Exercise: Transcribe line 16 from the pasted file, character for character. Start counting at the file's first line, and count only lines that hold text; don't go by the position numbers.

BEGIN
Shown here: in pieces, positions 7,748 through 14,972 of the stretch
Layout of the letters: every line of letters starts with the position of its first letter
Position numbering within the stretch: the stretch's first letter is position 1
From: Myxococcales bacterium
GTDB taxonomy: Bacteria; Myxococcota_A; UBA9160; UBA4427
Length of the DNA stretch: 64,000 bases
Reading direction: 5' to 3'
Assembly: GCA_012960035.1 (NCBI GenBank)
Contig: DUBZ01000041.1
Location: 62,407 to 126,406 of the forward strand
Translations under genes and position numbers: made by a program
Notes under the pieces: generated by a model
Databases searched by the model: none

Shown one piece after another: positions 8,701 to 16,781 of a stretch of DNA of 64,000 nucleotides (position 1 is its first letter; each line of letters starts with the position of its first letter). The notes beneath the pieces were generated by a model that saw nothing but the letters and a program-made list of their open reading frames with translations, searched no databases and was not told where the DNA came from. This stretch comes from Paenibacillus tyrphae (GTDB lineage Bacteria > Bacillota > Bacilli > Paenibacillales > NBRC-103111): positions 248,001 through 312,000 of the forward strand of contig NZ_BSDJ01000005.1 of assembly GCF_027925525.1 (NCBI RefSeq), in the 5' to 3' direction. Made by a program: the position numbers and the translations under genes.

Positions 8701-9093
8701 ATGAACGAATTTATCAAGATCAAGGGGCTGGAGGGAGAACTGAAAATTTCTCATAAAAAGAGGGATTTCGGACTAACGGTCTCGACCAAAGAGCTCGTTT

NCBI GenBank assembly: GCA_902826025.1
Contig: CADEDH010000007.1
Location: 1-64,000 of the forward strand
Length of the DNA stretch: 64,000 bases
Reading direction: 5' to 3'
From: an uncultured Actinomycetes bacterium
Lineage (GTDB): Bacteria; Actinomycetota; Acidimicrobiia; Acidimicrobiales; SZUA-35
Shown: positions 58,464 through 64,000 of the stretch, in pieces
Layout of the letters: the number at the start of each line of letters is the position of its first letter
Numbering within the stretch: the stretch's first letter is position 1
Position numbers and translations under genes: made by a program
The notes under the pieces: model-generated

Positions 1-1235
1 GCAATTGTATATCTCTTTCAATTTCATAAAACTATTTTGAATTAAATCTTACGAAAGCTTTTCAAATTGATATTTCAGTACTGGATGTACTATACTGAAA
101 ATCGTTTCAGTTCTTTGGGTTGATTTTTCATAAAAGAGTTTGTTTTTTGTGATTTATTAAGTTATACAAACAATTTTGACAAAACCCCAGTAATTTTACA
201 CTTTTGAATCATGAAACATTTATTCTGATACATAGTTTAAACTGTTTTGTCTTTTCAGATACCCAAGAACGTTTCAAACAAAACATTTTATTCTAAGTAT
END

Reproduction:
8701 ATGAACGAATTTATCAAGATCAAGGGGCTGGAGGGAGAACTGAAAATTTCTCATAAAAAGAGGGATTTCGGACTAACGGTCTCGACCAAAGAGCTCGTTT